Days after the Supreme Court ticked off his ministry for sleeping like ‘Kumbhakarna’, Environment Minister Prakash Javadekar on Saturday said “off the cuffs remarks” made by the Supreme Court “sometimes hurt” the government.
Javadekar, who is also the Minister of State for Parliamentary Affairs, also said it was a “bit sad” when the Supreme Court questioned the government on Leader of Opposition (LoP) issue.
He insisted that three pillars of democracy–judiciary, executive and legislature–should work in a balanced manner to solve all problems related to people of the country.
The Minister stated this while delivering his address at the 4th foundation day celebrations of the National Green Tribunal in which Supreme Court Judge Ranjan Gogoi was the chief guest.
“At times off the cuff (remarks) come and it is for judiciary to think about it. Sometimes it hurts unnecessarily. Parso meine suna Kumbhakarna hogaya. Kumbhakarna kahan ho gaya…? (The other day, I heard that Kumbhakarna has happened. Where did it happen?),” he said and spoke about the steps taken by the government to address all issues related to cleaning of River Ganga.
Ticking off the Environment ministry for sleeping like ‘Kumbhakarna’, the Supreme Court two weeks back made it clear that it is not going to lift the stay for setting up of new hydroelectric power projects on Alaknanda and Bhagirath river basins in Uttarakhand unless the Centre comes out with a detailed environment and ecological impact report of each of the 24 ventures.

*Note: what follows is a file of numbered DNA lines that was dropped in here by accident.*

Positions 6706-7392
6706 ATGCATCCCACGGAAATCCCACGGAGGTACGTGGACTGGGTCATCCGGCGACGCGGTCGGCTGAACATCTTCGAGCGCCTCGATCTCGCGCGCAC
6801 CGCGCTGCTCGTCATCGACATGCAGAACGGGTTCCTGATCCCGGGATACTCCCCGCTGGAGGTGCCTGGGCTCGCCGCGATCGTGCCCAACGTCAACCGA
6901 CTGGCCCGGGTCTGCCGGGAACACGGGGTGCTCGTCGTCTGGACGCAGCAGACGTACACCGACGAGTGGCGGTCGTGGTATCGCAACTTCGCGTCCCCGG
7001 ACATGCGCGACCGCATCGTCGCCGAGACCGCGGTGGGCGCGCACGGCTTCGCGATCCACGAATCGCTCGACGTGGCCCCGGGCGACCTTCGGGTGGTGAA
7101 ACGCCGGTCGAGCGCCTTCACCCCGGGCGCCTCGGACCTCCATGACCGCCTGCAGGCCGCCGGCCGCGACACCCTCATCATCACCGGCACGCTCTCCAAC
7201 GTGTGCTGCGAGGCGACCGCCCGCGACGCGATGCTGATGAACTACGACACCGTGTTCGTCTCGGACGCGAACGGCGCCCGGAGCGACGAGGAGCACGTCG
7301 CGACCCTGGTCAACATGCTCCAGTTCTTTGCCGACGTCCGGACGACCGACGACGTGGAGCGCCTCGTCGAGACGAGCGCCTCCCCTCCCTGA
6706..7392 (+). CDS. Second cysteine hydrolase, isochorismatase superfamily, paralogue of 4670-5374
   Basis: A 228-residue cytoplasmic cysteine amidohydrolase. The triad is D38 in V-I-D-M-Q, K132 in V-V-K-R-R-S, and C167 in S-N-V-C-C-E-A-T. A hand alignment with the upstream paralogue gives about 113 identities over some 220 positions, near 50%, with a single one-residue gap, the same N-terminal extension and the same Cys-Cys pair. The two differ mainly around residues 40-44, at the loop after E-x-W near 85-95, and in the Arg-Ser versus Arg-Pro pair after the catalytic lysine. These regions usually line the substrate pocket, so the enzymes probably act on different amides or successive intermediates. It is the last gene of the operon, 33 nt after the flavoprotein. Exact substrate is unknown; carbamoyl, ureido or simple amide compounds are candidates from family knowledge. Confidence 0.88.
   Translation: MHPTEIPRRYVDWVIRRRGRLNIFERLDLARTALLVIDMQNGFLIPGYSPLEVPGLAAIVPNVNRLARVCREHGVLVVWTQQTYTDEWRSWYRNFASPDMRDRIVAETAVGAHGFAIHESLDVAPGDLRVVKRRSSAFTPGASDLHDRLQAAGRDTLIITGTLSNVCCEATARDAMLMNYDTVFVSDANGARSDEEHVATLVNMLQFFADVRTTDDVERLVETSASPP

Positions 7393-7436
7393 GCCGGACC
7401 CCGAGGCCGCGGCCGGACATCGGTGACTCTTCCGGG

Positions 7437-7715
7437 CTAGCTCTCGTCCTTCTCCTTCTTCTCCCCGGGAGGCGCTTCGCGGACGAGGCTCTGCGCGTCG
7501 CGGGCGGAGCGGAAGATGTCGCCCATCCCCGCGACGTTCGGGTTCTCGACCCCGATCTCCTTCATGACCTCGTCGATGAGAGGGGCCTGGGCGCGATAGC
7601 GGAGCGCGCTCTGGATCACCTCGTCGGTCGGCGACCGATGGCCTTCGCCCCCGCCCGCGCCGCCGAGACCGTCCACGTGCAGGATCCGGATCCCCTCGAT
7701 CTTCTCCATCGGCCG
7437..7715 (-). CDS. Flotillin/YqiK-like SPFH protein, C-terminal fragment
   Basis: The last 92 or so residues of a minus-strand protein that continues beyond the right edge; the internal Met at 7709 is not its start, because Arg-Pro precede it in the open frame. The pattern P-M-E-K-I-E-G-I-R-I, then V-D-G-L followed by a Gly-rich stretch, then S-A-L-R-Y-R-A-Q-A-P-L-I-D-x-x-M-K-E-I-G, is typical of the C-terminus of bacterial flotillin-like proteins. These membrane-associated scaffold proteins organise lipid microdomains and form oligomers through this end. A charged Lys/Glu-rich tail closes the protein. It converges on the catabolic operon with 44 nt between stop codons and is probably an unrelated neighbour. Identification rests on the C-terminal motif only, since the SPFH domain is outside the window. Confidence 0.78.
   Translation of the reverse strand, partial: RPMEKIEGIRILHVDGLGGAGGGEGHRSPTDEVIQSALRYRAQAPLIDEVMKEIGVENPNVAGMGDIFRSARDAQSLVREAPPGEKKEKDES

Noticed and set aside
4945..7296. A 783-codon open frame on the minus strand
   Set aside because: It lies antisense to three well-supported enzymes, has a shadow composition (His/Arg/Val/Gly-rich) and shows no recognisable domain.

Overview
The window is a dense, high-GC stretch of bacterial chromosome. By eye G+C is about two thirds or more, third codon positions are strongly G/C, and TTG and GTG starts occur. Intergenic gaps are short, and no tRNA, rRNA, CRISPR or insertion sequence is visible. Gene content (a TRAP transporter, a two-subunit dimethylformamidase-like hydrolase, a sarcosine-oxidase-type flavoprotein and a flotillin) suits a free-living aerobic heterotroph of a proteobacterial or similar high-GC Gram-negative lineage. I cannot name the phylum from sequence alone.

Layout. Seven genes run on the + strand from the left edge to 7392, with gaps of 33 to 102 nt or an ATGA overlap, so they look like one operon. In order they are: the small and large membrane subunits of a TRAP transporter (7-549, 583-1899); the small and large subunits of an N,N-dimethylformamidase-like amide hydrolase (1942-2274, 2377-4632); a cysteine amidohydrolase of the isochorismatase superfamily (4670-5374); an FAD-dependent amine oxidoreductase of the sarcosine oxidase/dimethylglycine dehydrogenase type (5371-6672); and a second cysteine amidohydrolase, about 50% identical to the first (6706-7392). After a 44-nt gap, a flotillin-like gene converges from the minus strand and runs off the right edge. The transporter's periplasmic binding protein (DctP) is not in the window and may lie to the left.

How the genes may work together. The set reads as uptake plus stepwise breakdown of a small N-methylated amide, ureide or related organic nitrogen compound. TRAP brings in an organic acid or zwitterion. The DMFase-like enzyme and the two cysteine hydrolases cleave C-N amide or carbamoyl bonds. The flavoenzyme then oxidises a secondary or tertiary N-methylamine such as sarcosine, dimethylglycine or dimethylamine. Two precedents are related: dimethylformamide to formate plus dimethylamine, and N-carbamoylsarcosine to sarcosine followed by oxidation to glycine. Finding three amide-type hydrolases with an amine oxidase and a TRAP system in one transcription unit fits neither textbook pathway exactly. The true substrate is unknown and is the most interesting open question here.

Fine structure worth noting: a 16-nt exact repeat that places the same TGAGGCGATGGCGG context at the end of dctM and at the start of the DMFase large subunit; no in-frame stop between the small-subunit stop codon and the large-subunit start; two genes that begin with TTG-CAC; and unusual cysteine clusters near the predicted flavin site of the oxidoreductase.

The court had also wanted to know why the ministry was not acting on its orders requiring placement before it of the report of the 13-member expert committee, which was asked to study environmental degradation caused by such projects.
On the issue of Leader of Opposition, Javadekar said the number of MPs required for claiming LoP status in the Lok Sabha is 55.
“…And it is for the people to decide how many MPs they give to some parties. If people have not given, then what we can do.
“In the seventh Lok Sabha, there was no LoP but nobody said anything. If newspapers write or somebody asks, I can understand. But when you hear from judiciary over this then you do feel a bit sad,” Javadekar said.
“Judiciary, executive and parliament are three pillars (of the Constitution). All three are independent from each other…All three have well defined duties…and if they function properly… we will do justice to the country….And to that end I can promise, with cooperation of all systems in place, we as executive will do our bit to serve the country,” he said.